The sun radiated through towering pines, laying a canopy over the dusty trail toward Suicide Rock. Idyllwild, California—the true birthplace of the YDS, home to the world’s first 5.9, and central to the rise of rock climbing in the States. On a clear Saturday afternoon, climbing parties danced up the trail to hop on all the classics. My mom and I planned to do our first traditional climb together—Graham Crackers, a two-pitch 5.6.
As my 11-year old self approached the park with my father, I was ridden with anxiety about date attire. Pretty pressing at that age. Come to think of it, I had no idea where this notion arose, but regardless, it was overpowering my thoughts entirely. In this case, “A walk in the park” didn’t imply …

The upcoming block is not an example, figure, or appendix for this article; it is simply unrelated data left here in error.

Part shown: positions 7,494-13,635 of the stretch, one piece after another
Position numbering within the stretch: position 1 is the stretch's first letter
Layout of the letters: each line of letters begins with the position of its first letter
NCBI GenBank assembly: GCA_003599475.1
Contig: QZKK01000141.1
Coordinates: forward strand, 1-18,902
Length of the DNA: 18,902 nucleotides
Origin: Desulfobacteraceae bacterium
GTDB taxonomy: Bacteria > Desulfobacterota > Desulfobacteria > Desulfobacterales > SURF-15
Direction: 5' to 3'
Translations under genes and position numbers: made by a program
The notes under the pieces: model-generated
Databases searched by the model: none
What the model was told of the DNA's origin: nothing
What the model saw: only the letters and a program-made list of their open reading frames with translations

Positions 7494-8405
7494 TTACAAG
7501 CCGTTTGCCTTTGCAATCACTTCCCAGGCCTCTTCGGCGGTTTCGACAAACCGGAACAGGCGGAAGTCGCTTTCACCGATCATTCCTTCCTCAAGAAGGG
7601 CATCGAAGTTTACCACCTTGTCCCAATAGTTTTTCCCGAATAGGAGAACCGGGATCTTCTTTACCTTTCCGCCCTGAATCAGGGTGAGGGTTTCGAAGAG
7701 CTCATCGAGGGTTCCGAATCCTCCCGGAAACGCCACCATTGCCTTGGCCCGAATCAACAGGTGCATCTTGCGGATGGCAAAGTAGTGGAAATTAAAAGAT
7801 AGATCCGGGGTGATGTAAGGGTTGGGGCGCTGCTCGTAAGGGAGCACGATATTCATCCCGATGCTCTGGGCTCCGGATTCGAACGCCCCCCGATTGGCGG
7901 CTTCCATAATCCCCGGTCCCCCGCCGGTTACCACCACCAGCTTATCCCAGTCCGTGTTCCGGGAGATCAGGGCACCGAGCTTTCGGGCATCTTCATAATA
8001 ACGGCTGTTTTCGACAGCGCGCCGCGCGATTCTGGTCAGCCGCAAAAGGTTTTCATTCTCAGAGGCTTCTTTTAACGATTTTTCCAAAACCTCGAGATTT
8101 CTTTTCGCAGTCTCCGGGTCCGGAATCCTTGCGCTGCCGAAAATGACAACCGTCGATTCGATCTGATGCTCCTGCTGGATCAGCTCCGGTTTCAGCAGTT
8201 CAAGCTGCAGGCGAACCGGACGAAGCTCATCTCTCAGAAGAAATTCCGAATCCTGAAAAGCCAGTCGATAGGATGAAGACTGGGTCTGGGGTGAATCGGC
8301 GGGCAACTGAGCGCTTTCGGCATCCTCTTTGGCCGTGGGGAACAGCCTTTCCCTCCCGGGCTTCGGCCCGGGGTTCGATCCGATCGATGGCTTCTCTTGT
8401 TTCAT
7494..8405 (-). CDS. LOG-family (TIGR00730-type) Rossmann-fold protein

The warmth of the sun has departed. Snow silences any stirring in the shadows of the forest. A faint glow above the treeline reveals dusk’s fading light.
What to say when the mountains call.
When looking for a partner, it’s tempting to consider someone with a nice-looking rack or a sweet set of nuts, but take it from me, you’re better off with a belay partner whose gear—and ego—is well-worn.
Staring at the towers above, I imagine a gneiss crack hugging my fingers as I sandwich my rubber toes in a one-inch splitter. A cool breeze flows through the canyon, lifting my awareness higher up the mountainside and further from the water I'm in. With the weighty nudge of a paddle against the back of my PFD and a yell, "Stop looking at the rocks!” I snap out of my fantasy. A sudden burst of water in my face, and I'm back in the front seat of a whitewater raft—and an integral part of keeping it afloat.